What is the role of sedating antidepressants in the treatment of insomnia?

Updated: Sep 11, 2018
  • Author: Jasvinder Chawla, MD, MBA; Chief Editor: Selim R Benbadis, MD  more...
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Answer

Although there is a paucity of clinical data on the use of sedating antidepressants for the treatment of primary insomnia without mood disorders, these agents are still sometimes used. Sedating tricyclic antidepressants, such as amitriptyline, nortriptyline, and doxepin, and the tetracyclic drug mirtazapine have been used.

Many clinicians believe that sedating antidepressants have fewer adverse effects than nonbenzodiazepine receptor agonists; however, this is not the case. Tricyclic drugs and mirtazapine can cause daytime sedation, weight gain, dry mouth, postural hypotension, and cardiac arrhythmias. Trazodone can cause priapism in men, daytime sedation, and hypotension.

The efficacy and safety of low-dose doxepin have been demonstrated in 2 randomized, double-blind, parallel-group, placebo-controlled trials. Low-dose doxepin is thought to be a hypnotic that primarily works through an antihistaminic effect.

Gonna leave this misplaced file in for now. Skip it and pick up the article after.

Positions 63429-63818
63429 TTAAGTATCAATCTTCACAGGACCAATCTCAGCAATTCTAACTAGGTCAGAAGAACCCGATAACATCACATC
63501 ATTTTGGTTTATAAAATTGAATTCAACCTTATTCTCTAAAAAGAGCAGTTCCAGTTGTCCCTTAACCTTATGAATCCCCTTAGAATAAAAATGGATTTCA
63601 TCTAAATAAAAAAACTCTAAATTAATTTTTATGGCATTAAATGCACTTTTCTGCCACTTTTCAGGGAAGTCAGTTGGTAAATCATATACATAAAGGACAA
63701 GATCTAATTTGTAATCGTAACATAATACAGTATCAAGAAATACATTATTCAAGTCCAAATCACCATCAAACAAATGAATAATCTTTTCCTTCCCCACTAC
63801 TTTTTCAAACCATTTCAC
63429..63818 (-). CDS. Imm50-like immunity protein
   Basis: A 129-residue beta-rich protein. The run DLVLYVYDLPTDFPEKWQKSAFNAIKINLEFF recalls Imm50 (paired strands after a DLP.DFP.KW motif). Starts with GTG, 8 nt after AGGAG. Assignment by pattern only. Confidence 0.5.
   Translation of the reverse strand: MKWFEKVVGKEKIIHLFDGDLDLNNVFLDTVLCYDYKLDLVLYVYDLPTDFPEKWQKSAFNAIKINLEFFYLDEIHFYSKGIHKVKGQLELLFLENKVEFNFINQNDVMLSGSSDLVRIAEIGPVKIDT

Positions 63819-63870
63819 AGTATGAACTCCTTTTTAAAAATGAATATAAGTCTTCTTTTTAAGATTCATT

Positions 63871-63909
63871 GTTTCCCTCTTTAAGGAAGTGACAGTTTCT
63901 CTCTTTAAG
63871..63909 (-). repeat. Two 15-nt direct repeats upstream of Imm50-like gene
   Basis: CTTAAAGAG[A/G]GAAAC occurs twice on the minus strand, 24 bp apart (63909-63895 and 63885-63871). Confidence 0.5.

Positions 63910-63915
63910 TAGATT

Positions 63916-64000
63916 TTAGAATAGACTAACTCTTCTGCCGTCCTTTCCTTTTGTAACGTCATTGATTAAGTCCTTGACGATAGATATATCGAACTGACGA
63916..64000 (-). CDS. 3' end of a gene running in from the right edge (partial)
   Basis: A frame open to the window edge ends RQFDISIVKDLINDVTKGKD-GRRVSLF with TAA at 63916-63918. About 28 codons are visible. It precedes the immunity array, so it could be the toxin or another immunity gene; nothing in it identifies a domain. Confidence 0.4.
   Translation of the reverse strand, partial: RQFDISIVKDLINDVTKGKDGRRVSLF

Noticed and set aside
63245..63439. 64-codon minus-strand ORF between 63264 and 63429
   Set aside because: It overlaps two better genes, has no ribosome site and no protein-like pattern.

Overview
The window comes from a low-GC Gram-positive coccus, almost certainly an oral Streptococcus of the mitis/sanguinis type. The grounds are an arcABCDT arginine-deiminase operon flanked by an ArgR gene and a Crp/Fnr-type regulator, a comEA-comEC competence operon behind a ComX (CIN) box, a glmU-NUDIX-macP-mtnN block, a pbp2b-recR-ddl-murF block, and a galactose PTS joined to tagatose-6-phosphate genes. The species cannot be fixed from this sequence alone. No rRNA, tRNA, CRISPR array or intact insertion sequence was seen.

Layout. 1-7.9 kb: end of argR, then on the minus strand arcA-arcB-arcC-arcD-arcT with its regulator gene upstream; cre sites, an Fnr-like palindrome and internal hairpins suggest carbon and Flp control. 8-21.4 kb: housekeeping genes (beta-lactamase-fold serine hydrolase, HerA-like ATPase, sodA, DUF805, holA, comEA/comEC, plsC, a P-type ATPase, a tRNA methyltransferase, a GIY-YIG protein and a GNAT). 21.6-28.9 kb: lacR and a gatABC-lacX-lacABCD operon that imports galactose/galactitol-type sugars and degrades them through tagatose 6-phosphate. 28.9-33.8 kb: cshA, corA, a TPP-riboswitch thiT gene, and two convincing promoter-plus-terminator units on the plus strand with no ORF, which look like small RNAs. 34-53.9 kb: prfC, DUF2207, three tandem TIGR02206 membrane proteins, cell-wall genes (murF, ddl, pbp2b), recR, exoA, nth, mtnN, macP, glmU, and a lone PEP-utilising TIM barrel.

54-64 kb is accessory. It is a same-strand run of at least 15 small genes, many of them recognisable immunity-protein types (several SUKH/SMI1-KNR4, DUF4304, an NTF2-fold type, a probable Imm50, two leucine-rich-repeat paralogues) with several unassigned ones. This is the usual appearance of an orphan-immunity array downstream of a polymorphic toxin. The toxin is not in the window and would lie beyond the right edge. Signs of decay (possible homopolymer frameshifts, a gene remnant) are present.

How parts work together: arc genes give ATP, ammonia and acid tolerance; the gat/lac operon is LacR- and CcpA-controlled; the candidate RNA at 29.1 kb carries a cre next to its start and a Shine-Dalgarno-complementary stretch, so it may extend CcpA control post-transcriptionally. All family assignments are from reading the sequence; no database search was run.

Roth et al reported that low-dose doxepin (6 mg) provided significant improvements in sleep onset, maintenance, duration, and quality, as well as appearing to reduce early morning awakenings. These researchers used a first-night effect combined with a 3-hour phase advance to induce transient insomnia in healthy adults. The incidence of adverse events was comparable to placebo. [89] .

In a 12-week study of elderly patients with chronic primary insomnia, Krystal et al reported that a nightly 1-mg or 3-mg dose of doxepin resulted in significant and sustained improvements in most insomnia endpoints, including sleep maintenance and early morning awakenings. There was no evidence of next-day residual sedation or other significant adverse effects. Efficacy was assessed using polysomnography, patient reports, and clinician ratings. [90]


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